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Why demand for machine tools remains high

September 9, 2022

The monthly machine tool orders in Japan are staying high. Not that I want to see them go down, but the reasons why they remain so high should be sorted out. I have broken down the major factors into six categories.

The first factor is the rebound. Even before the COVID-19 pandemic, market demand for machine tools was in a downtrend. In other words, there has been a spontaneous recovery in demand that had been suppressed in a wide range of industries. If you think about it logically, this is the biggest factor.

The second factor is investment in automation as a countermeasure to rising labor costs. While this is not yet widely recognized in Japan, this idea seems to be gaining considerable traction in the US and Europe.

The third factor is the effect of supply chain restructuring. In the past two and a half years, manufacturers around the world have rapidly reorganized their supply networks, including decentralized procurement, in response to lockdowns in Asian countries and disruptions in marine transport.

This has likely changed the operations of many parts suppliers and increased demand for production equipment. In addition, faced with the escalation of the US-China conflict, commodity products are also being faced with the need to be made in their own countries or in Western countries. Procurement security should also be considered.

The fourth factor is the impact of environmental response. Manufacturers have to deal with environmental issues in addition to their regular business operations. Thus, manufacturers are running out of engineers and are now forced to out-source tasks that they used to produce in-house. This is especially the case with carbon neutrality (CN) in the automotive industry. In order to respond to CN,  auto manufacturers are outsourcing some of their tasks to Tier 1 parts suppliers, Tier 1s are outsourcing excess parts to Tier 2s, and Tier 2s are outsourcing to Tier 3s…. …. Of course, this has a positive impact on capital investment. It is interesting to see the trickle-down (an idea that wealth spills over from the rich to the poor and enriches the whole), which even Abenomics was unable to achieve, being actualized in a slightly different way.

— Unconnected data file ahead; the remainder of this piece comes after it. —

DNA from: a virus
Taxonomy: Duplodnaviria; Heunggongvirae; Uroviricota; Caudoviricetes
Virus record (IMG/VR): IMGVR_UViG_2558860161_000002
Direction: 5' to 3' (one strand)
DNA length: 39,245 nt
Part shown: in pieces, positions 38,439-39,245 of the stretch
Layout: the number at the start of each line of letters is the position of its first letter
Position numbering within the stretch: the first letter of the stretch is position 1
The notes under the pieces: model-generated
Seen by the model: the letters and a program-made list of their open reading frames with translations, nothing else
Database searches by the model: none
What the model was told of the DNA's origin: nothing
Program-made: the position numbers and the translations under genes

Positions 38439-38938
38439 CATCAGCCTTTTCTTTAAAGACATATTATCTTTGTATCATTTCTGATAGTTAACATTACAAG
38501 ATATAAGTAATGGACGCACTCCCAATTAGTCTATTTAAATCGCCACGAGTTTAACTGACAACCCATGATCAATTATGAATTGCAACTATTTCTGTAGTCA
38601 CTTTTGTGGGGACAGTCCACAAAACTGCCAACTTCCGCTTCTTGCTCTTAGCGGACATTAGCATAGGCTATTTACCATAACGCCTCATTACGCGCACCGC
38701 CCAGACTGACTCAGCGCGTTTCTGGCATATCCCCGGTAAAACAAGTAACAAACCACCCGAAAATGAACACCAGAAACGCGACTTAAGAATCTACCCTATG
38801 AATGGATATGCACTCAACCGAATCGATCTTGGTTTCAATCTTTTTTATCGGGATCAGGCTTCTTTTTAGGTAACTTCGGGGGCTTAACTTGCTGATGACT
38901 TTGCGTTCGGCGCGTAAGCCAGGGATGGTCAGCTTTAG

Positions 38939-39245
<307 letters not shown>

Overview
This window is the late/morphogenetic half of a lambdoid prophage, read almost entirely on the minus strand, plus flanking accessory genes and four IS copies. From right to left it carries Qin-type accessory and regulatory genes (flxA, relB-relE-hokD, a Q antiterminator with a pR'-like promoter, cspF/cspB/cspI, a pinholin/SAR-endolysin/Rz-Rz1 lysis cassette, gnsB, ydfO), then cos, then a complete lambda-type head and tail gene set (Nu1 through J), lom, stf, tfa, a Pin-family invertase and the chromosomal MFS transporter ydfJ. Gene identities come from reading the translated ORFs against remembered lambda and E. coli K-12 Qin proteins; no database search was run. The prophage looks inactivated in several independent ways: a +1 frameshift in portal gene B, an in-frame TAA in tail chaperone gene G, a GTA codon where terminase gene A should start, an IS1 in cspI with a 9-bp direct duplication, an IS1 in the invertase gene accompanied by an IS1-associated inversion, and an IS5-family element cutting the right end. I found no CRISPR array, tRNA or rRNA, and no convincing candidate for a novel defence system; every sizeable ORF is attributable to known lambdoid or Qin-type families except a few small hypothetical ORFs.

The fifth factor is provisional demand. This is a phenomenon in which the machine tool users who are concerned about the long delivery times of machine tools order early. It is understandable that users are tempted to place orders in advance, thinking that delivery will be a year away anyway.

The sixth factor is the long-term outlook for increased demand for semiconductors. In contrast to other component shortages, the amount of digital data communications will continue to increase over the years to come. Obviously, there will not be enough in existing data centers, and more and more will need to be built.

This is off topic, but enormous amounts of electricity are being used for data transmission in modern society. Videos and video conferences are becoming more and more high-definition and smooth, and power-consuming digital tools such as crypt  currencies are becoming more and more commonplace. According to a study published by the Center for Low Carbon Society Strategy of the Japan Science and Technology Agency in 2019, if energy-saving technology does not progress further, the power consumption of data communication in 2030 will jump to about twice the total power consumption of the entire world at present. They say that in 2050, the number will increase by 200 times. This is a critical number. If electricity costs become so ridiculously high, the popularization of electric vehicles will be pie in the sky, but how will each country meet this demand for electricity?

Nevertheless, from a different perspective, this can be a great business opportunity. The very reason for the existence of the factory automation industry is to create things that people want in the most efficient way possible.

(Shu Yasumi, Editor-in-Chief)

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